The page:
The unexamined life is not worth living

Statue of Socrates in front of the Academy of Athens

Socrates could have saved himself by paying a fine, but instead refused to answer the charges against him, claiming he had done nothing wrong.

According to Xenophon's story, Socrates purposefully gave a defiant defense to the jury because "he believed he would be better off dead". It is also understood that Socrates also wished to die because he "actually believed the right time had come for him to die."

Socrates had an opportunity to escape, as his followers were able to bribe the prison guards. He chose to stay in prison for several reasons:

  1. He believed such a flight would indicate a fear of death, which he believed no true philosopher has.
  2. If he fled Athens his teaching would fare no better in another country as he would continue questioning all he met and undoubtedly incur their displeasure.
  3. Having knowingly agreed to live under the city's laws, he implicitly subjected himself to the possibility of being accused of crimes by its citizens and judged guilty by its jury. To do otherwise would have caused him to break his "social contract" with the state, and so harm the state, an act contrary to Socratic principle.

The unexamined life is not worth living

"The unexamined life is not worth living" is a famous dictum uttered by Socrates at his trial for impiety and corrupting youth. The words were spoken by Socrates at his trial after he chose death rather than exile.

Socrates believed that philosophy – the love of wisdom – was the most important pursuit above all else. For some, he exemplifies more than anyone else in history the pursuit of wisdom through questioning and logical argument, by examining and by thinking. His 'examination' of life in this way spilled out into the lives of others, such that they began their own 'examination' of life, but he knew they would all die one day, as saying that a life without philosophy – an 'unexamined' life – was not worth living.

Socrates faced death with courage.

The death of Socrates

In ancient Greece, hemlock was used to poison condemned prisoners. After being condemned to death for impiety, in 399 BC, Socrates was given a potent infusion of the hemlock plant. Socrates took the poison calmly from the executioner and drank it in one swallow.

Socrates' death is described at the end of Plato's Phaedo.  Plato's “Phaedo” is one of the great dialogues of his middle period. Socrates turned down the pleas of Crito (his wealthy friend) to attempt an escape from prison. Plato described Socrates' death in the Phaedo:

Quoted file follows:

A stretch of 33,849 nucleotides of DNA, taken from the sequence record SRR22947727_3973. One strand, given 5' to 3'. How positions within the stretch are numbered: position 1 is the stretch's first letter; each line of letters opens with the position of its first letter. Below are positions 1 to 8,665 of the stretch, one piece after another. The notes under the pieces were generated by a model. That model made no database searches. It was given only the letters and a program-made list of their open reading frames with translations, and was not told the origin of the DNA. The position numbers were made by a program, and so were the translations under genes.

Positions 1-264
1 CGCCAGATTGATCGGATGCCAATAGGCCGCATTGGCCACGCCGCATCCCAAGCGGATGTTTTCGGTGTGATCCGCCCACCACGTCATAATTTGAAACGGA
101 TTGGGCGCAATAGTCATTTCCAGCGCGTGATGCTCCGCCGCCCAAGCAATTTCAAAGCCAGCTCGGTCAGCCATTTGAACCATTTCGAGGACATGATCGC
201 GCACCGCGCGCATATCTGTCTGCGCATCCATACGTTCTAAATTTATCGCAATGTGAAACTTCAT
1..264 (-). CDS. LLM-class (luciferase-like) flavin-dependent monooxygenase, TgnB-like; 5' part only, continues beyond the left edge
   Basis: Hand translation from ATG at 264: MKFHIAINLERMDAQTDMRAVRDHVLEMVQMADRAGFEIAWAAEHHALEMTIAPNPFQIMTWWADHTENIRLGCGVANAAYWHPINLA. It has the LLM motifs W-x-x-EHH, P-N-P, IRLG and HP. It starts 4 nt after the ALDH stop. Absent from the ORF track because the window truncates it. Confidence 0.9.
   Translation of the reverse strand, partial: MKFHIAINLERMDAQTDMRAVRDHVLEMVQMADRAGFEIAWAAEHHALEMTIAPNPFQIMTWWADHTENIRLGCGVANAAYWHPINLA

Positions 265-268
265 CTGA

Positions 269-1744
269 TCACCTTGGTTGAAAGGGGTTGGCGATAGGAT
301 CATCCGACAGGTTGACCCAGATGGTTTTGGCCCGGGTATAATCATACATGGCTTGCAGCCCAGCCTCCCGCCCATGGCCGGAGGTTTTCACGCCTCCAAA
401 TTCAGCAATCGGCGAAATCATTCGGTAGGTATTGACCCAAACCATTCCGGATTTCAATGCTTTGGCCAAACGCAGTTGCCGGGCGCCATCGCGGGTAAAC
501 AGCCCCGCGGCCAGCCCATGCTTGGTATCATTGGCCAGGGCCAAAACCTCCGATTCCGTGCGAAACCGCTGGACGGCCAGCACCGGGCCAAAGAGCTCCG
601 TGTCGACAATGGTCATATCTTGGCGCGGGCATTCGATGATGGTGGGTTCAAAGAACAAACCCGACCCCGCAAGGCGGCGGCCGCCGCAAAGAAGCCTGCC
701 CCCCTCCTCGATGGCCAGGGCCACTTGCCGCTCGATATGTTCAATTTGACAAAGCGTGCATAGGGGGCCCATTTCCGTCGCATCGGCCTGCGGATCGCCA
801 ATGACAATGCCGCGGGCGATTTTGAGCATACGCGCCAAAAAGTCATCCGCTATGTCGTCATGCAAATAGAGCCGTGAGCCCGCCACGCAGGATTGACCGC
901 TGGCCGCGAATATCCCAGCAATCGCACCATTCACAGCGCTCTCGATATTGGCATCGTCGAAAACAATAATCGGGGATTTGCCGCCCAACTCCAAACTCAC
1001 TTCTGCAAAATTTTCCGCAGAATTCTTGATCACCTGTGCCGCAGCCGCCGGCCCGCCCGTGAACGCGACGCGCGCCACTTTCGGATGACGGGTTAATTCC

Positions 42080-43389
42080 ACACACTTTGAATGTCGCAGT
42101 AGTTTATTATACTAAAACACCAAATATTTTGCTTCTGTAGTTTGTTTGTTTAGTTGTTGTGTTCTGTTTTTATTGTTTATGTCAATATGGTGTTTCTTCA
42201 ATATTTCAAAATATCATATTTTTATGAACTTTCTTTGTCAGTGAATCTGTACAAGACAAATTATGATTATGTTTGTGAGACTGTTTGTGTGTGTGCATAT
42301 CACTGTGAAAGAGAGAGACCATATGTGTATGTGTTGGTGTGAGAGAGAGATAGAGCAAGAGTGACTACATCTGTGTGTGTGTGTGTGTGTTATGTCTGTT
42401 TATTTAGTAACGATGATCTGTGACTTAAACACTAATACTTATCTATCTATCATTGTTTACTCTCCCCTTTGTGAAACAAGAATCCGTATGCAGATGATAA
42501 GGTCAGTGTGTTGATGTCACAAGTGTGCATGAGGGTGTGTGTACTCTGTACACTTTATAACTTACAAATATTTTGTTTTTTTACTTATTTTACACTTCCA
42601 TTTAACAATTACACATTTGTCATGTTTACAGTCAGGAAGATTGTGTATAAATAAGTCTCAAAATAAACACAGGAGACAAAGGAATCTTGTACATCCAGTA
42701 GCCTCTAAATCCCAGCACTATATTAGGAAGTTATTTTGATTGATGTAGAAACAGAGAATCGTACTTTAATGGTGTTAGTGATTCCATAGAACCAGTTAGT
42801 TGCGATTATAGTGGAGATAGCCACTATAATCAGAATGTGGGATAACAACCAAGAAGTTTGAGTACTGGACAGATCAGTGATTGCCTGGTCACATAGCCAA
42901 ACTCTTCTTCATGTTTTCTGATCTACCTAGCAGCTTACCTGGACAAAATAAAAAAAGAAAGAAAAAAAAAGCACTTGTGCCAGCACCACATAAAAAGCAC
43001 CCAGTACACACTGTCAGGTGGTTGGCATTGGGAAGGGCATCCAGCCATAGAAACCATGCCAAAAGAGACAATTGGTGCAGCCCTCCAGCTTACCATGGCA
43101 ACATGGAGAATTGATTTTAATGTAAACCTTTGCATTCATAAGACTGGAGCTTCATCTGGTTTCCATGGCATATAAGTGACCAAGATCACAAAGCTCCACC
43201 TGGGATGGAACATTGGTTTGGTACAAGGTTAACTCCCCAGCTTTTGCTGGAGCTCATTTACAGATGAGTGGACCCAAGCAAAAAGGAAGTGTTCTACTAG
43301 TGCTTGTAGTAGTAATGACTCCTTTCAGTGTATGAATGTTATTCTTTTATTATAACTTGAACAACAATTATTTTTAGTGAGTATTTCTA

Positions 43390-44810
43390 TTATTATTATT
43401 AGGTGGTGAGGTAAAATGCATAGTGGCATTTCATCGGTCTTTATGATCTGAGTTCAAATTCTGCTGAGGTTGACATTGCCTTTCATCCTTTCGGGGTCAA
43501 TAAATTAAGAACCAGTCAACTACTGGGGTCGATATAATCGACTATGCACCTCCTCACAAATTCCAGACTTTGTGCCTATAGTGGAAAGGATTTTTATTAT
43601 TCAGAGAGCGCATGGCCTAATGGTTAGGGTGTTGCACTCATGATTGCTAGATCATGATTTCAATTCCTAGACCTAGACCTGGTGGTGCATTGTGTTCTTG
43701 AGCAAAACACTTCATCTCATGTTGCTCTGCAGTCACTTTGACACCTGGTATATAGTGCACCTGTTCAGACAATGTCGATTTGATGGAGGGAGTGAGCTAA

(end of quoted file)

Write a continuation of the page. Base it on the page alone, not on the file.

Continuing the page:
“After drinking the poison, he was instructed to walk around until his legs felt numb. After he lay down, the man laid his hands on him and after a while examined his feet and legs, then pinched his foot hard and asked if he felt it. He said ‘No’; then after that, his thighs; and passing upwards in this way he showed us that he was growing cold and rigid. And then again he touched him and said that when it reached his heart, he would be gone. The chill had now reached the region about the groin, and uncovering his face, which had been covered, he said — and these were his last words — "Crito, we owe a rooster to Asclepius. Please, don't forget to pay the debt."  'That,' said Crito, 'shall be done; but see if you have anything else to say.' To this question he made no reply, but after a little while he moved; the attendant uncovered him; his eyes were fixed. And Crito when he saw it, closed his mouth and eyes."

Asclepius was the Greek god for curing illness, and it is likely Socrates' last words meant that death is the cure—and freedom, of the soul from the body. Another interpretation of Socrates' last words suggests that Socrates was a voluntary scapegoat; his death was the purifying remedy for Athens’ misfortunes. In this view, the token of appreciation for Asclepius would represent a cure for the ailments of Athens.

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